This one has a single circular sealed beam with a modified crown to make the headlamp appear rectangular. A common trick among Philippine jeepneys.

 Delta Motors introduced the Toyota Tamaraw. 

Even Volkswagen joined the fray with its Trakbayan. the Trakbayan was made in the Philippines. Trak (Filipino), means truck and bayan (Filipino) means, country; hence the term Trakbayan (country-truck). These were under the supervision of DMG, the official VW dealer in the Philippines.

Francisco Motors later introduced the bigger Pinoy II with an Isuzu C-190 diesel engine. The same engine as its Francisco Jeepney used, the only jeepney manufactured in the Philippines with a brand-new engine in its time. GM Pilipinas retired Harabas and introduced a bigger Isuzu pick up based AUV with a C-190 engine also. 

Ford Phils. followed up its successful Fiera with the Ford Fiera XLT line up. The line up was powered by a Mazda diesel engine with a 5-speed transmission. They were the sexiest among all the AUV during their prime. All the AUV in the Phils. now derived their basic design from the Ford Fiera XLT. Interestingly, later models of the Ford Fiera XLT used brand new Isuzu C-230 diesel engine manufactured by Isuzu Phils. as part of the Progressive Truck Manufacturers Association of the Philippines truck program.

After all the manufacturers left the Phils. except for Mitsubishi CARCO, backyard body shops continued to manufacture AUV based on the last Ford Fiera XLT model.

Bacolod and its jeeps

Bacolod City, officially the City of Bacolod (Filipino: Lungsod ng Bacólod), is a highly urbanized midsize Philippine city. It is the capital of theprovince of Negros Occidental. Having a total of 499,497 inhabitants as of August 1, 2007, it is the most populous city in the Western Visayas Region. It is currently ranked as the 17th most populous city in the Philippines. It is notable for its world famous MassKara Festival held during the 3rd week of October. Known for being a relatively friendly city, it bears the nicknames "City of Smiles"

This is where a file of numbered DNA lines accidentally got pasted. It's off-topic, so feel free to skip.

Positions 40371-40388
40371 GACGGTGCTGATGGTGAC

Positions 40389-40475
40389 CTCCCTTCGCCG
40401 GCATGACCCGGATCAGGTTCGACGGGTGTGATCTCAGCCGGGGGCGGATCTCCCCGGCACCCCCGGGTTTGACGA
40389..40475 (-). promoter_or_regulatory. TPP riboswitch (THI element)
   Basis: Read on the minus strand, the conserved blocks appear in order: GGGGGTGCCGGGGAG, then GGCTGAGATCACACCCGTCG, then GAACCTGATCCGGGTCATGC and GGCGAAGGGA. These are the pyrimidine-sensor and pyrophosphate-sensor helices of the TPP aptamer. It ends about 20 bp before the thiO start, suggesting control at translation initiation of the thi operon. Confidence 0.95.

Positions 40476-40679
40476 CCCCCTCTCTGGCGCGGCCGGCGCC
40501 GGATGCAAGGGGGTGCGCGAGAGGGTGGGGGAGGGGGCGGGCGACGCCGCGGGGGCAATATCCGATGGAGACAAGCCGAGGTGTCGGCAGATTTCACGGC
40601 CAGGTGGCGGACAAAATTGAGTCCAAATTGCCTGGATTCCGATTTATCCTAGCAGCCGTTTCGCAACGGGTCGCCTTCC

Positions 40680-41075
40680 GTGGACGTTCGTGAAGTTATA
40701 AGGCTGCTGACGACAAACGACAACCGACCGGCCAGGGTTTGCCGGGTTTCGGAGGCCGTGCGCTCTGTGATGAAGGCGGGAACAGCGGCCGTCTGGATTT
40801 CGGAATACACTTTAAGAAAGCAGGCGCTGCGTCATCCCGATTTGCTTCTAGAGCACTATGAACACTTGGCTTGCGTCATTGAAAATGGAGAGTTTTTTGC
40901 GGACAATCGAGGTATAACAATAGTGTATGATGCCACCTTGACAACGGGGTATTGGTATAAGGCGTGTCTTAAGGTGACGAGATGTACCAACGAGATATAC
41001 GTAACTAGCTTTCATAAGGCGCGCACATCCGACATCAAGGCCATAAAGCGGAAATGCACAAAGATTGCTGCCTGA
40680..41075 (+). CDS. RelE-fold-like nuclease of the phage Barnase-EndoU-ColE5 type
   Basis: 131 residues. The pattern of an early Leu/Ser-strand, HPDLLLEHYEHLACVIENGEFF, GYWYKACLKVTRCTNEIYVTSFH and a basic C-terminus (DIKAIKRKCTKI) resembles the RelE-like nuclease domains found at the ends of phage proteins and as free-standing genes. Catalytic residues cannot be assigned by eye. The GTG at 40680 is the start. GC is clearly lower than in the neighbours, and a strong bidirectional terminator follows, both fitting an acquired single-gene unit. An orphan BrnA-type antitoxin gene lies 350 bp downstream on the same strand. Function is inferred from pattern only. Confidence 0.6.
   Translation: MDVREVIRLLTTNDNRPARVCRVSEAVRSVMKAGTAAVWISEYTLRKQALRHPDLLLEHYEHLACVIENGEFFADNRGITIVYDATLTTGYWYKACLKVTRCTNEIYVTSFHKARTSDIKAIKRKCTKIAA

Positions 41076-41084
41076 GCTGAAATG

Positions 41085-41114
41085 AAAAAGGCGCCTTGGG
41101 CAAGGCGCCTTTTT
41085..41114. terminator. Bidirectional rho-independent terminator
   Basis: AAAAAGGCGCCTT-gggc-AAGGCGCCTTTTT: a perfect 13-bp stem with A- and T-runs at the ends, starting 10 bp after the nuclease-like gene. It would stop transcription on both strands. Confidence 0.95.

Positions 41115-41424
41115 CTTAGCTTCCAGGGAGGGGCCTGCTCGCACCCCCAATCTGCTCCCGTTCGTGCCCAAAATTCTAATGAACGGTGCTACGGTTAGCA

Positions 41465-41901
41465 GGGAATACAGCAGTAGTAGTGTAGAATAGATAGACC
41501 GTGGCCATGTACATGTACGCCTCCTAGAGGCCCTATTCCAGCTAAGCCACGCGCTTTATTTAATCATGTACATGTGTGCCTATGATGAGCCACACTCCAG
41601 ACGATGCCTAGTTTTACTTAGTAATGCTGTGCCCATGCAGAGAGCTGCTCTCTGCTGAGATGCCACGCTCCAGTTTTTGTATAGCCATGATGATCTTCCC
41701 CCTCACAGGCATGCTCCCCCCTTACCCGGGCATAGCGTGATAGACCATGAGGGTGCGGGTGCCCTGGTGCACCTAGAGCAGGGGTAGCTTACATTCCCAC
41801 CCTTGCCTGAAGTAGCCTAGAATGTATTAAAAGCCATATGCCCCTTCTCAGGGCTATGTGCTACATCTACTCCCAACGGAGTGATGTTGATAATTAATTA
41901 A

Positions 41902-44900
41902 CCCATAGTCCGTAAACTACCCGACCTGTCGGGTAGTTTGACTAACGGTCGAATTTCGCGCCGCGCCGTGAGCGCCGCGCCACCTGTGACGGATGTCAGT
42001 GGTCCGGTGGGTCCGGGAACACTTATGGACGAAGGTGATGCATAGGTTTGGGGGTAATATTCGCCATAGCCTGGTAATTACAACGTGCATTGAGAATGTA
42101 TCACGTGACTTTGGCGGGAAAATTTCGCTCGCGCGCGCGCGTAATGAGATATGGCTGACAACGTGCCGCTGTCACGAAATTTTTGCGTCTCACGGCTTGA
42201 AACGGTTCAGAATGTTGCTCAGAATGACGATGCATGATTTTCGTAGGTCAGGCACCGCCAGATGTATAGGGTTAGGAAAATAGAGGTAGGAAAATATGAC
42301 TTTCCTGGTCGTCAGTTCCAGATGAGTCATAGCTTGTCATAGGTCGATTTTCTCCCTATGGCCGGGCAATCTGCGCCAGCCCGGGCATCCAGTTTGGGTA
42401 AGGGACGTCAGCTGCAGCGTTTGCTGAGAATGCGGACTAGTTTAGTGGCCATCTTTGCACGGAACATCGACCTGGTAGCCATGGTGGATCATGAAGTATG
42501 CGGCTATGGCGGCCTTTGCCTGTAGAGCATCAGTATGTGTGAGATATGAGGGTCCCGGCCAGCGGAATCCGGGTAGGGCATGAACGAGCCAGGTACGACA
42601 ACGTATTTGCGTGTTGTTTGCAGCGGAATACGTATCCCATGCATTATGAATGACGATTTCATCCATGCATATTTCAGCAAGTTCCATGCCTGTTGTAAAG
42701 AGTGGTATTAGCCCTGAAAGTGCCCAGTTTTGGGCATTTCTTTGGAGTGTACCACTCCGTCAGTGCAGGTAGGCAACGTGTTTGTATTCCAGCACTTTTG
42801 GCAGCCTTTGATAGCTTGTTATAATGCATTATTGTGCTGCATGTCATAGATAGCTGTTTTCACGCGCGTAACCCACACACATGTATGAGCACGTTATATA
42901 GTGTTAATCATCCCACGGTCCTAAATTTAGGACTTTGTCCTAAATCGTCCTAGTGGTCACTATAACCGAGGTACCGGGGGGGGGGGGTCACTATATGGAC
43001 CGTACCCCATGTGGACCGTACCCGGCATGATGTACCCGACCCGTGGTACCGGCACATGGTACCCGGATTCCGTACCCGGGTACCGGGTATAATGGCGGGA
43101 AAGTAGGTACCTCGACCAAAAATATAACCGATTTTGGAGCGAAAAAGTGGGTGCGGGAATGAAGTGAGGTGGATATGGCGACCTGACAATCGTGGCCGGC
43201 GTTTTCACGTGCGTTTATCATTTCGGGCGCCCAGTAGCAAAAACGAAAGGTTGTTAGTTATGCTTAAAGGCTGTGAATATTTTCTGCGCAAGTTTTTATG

Bacólod (English: Bacolod), is derived from bakólod (Old Spelling: bacólod), the Old Hiligaynon or Old Ilonggo (Old Spelling: Ylongo and Ilongo) word for a "hill, mound, rise, hillock, down, any small eminence or elevation", since the resettlement was founded on a stony, hilly area, now the barangayof Granada. It was officially called Ciudad de Bacólod (English: City of Bacolod) when Municipalidad de Bacólod (English: Municipality of Bacolod) was converted into a city in 1938.

Bacolod City is located on the northwestern coast of the Province of Negros Occidental. It is bounded on the north by the City of Talisay; on the east by the town of Murcia; on the south by the City of Bago; and in the west by the Guimaras Strait. The global location of Bacolod City is 10 degrees, 40 minutes 40 seconds - north and 122 degrees 54 minutes 25 seconds - east with Bacolod Public Plaza as the benchmark.

Bacolod has a total land area of 16,145 hectares, including straits and bodies of water and the 124 hectare reclamation area; and is composed of 61 barangay (villages) and 639 purok (smaller units composing a village). It is accessible by sea through the ports of Banago; the BREDCO Port in the Reclamation Area, and the port of Pulupandan. By air, it is accessible through the New Bacolod-Silay International Airport, which is approximately 13 (four is counting from the Lagoon) kilometers away from the center of the city.

Bacolod is ideally located on a level area, slightly sloping as it extends toward the sea with an average slope of 0.9 percent for the city proper and between 3 to 5 percent for the suburbs. The altitude is 32.8 feet or 10.0 meters above sea level with the Bacolod City Public Plaza as thebenchmark. Bacolod has two pronounced seasons, wet and dry. The rainy season starts from May to January of the following year with heavy rains occurring during the months of August and September. Dry season starts from the month of February until the last week of April.

The legacy of these philippine auto manufacturers are all left here in Bacolod, a large variety and models and modifications can be seen plying the streets of bacolod, from original to personal modifications, all generations and models can be seen alive and well and travelling illongo roads.. a very unremovable element of the Negros island transportation  system, jeeps in bacolod and negros are a part of everyone's everyday life and driving a jeepney  here is one of the most highly dignified profession..

not long after, local fabricators such as M-celeste, Cebro, Chariot,  Aljin and Joshbianc Motors together with other local shops in the late 90's to the early 2000's started to build jeeps based on enlarged fiera models and was equipped with married components from different truck manufacturers, which now forms one of the most vital vehicles in the Negros Occidental inter-municipal routes..

Jeeps in Bacolod are a true icon of Filipino ingenuity, that's why illongos here in Bacolod ride the bacolod jeep proudly..